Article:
Thursday, April 05, 2007

Jesus before the cohort

Father John Dear, S.J. writes a column called On the Road to Peace for National Catholic Reporter. Here is an excerpt from his latest, in which he reflects on one of the events of these holy days.
Then the soldiers of the governor took Jesus inside the praetorium and gathered the whole cohort around him. They stripped off his clothes and threw a scarlet military cloak about him. Weaving a crown out of thorns, they placed it on his head, and a reed in his right hand. And kneeling before him, they mocked him, saying, "Hail, King of the Jews!" They spat upon him and took the reed and kept striking him on the head. And when they had mocked him, they stripped him of the cloak, dressed him in his own clothes, and led him off to crucify him.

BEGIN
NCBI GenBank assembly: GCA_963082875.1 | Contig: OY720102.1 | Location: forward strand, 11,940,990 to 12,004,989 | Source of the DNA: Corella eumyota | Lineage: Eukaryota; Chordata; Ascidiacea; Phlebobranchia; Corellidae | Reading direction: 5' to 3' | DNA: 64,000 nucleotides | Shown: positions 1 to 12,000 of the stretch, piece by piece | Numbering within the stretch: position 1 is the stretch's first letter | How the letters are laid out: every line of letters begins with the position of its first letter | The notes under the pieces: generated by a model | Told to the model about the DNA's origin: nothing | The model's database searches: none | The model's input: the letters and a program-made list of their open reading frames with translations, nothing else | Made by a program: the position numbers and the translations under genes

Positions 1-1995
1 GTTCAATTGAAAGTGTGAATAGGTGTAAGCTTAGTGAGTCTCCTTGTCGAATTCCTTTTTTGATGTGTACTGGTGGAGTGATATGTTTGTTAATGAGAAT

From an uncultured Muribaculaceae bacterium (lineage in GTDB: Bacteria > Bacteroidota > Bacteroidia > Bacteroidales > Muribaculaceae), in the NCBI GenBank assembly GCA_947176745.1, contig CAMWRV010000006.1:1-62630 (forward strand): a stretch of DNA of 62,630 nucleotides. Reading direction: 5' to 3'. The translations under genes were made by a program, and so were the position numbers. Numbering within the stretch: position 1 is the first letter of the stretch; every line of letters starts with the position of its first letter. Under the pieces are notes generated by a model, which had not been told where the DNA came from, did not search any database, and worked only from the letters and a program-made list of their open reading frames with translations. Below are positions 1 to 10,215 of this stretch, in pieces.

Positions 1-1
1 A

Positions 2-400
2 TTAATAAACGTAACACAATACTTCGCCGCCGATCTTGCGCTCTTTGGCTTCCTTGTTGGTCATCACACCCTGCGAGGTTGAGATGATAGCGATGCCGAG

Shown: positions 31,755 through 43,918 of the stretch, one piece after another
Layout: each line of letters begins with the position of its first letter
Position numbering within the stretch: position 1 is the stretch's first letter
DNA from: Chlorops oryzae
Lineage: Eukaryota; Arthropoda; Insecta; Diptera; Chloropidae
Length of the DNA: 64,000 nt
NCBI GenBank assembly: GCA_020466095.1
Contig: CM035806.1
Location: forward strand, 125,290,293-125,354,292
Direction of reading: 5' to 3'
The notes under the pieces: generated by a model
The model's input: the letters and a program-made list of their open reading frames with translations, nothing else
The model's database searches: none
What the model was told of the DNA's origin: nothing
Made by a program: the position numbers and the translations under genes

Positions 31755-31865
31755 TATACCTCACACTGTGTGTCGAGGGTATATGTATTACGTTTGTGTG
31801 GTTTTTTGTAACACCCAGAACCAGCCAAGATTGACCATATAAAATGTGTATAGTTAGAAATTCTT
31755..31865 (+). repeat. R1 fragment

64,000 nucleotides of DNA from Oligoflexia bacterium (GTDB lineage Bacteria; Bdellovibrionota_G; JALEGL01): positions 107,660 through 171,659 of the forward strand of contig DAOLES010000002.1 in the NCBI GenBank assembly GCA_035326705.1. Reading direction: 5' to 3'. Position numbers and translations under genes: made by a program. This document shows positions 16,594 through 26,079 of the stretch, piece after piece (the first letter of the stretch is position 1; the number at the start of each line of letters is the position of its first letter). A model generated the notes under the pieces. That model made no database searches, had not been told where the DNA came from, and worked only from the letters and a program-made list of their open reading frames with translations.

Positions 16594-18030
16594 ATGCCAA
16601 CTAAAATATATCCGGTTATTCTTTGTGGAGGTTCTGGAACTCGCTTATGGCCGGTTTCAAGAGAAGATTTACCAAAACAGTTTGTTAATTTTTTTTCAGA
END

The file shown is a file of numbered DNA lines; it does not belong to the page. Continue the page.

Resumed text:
-- Matthew 27: 27-31

I was on retreat 10 years ago, during my Jesuit tertianship year in Belfast, pondering the Holy Week readings, when I came upon this text, Jesus being hauled before "the whole cohort." The whole cohort? What was that? I wondered. I looked it up and blanched at the answer.

In Jerusalem, each year during the Passover festival, the Roman governor assembled a cohort, some 600 soldiers to protect against riot or rebellion. Most years calm prevailed, and the idle cohort had nothing to do. And so they drank themselves into a rage and spent their days seizing upon petty criminals and rebels and torturing and crucifying them.

One of the most appalling and astounding images in the scripture -- the most anti-military image ever pictured. Here is the most powerful military unit in the world, and they humiliate Jesus, passing the time by mocking and torturing God in the City of David.

The entire column is here.